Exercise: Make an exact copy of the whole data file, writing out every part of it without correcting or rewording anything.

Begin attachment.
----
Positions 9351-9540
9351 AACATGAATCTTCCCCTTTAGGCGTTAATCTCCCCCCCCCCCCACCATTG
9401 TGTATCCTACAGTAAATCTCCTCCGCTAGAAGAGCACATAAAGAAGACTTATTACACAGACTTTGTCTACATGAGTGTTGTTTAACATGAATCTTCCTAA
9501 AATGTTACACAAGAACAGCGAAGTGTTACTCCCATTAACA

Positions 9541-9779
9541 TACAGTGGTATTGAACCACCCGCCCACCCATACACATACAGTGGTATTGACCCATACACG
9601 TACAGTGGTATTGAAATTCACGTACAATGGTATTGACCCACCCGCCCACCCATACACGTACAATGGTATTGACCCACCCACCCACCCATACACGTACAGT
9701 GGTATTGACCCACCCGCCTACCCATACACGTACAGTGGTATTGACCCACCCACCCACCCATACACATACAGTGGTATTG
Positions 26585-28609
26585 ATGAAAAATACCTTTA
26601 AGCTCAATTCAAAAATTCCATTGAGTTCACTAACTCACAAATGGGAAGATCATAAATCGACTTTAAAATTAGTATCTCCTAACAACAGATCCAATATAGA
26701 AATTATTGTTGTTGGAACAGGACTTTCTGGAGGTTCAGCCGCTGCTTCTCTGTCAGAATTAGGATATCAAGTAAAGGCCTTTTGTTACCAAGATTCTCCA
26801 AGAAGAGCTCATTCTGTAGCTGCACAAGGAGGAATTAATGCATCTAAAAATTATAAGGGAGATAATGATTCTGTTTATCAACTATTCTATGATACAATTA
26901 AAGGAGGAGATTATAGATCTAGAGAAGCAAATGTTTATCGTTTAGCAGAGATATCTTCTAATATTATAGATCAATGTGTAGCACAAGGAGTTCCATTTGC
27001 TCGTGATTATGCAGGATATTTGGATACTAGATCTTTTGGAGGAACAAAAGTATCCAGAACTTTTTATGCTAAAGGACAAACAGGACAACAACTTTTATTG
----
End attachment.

Positions 9351-9540
9351 AACATGAATCTTCCCCTTTAGGCGTTAATCTCCCCCCCCCCCCACCATTG
9401 TGTATCCTACAGTAAATCTCCTCCGCTAGAAGAGCACATAAAGAAGACTTATTACACAGACTTTGTCTACATGAGTGTTGTTTAACATGAATCTTCCTAA
9501 AATGTTACACAAGAACAGCGAAGTGTTACTCCCATTAACA

Positions 9541-9779
9541 TACAGTGGTATTGAACCACCCGCCCACCCATACACATACAGTGGTATTGACCCATACACG
9601 TACAGTGGTATTGAAATTCACGTACAATGGTATTGACCCACCCGCCCACCCATACACGTACAATGGTATTGACCCACCCACCCACCCATACACGTACAGT
9701 GGTATTGACCCACCCGCCTACCCATACACGTACAGTGGTATTGACCCACCCACCCACCCATACACATACAGTGGTATTG
Positions 26585-28609
26585 ATGAAAAATACCTTTA
26601 AGCTCAATTCAAAAATTCCATTGAGTTCACTAACTCACAAATGGGAAGATCATAAATCGACTTTAAAATTAGTATCTCCTAACAACAGATCCAATATAGA
26701 AATTATTGTTGTTGGAACAGGACTTTCTGGAGGTTCAGCCGCTGCTTCTCTGTCAGAATTAGGATATCAAGTAAAGGCCTTTTGTTACCAAGATTCTCCA
26801 AGAAGAGCTCATTCTGTAGCTGCACAAGGAGGAATTAATGCATCTAAAAATTATAAGGGAGATAATGATTCTGTTTATCAACTATTCTATGATACAATTA
26901 AAGGAGGAGATTATAGATCTAGAGAAGCAAATGTTTATCGTTTAGCAGAGATATCTTCTAATATTATAGATCAATGTGTAGCACAAGGAGTTCCATTTGC
27001 TCGTGATTATGCAGGATATTTGGATACTAGATCTTTTGGAGGAACAAAAGTATCCAGAACTTTTTATGCTAAAGGACAAACAGGACAACAACTTTTATTG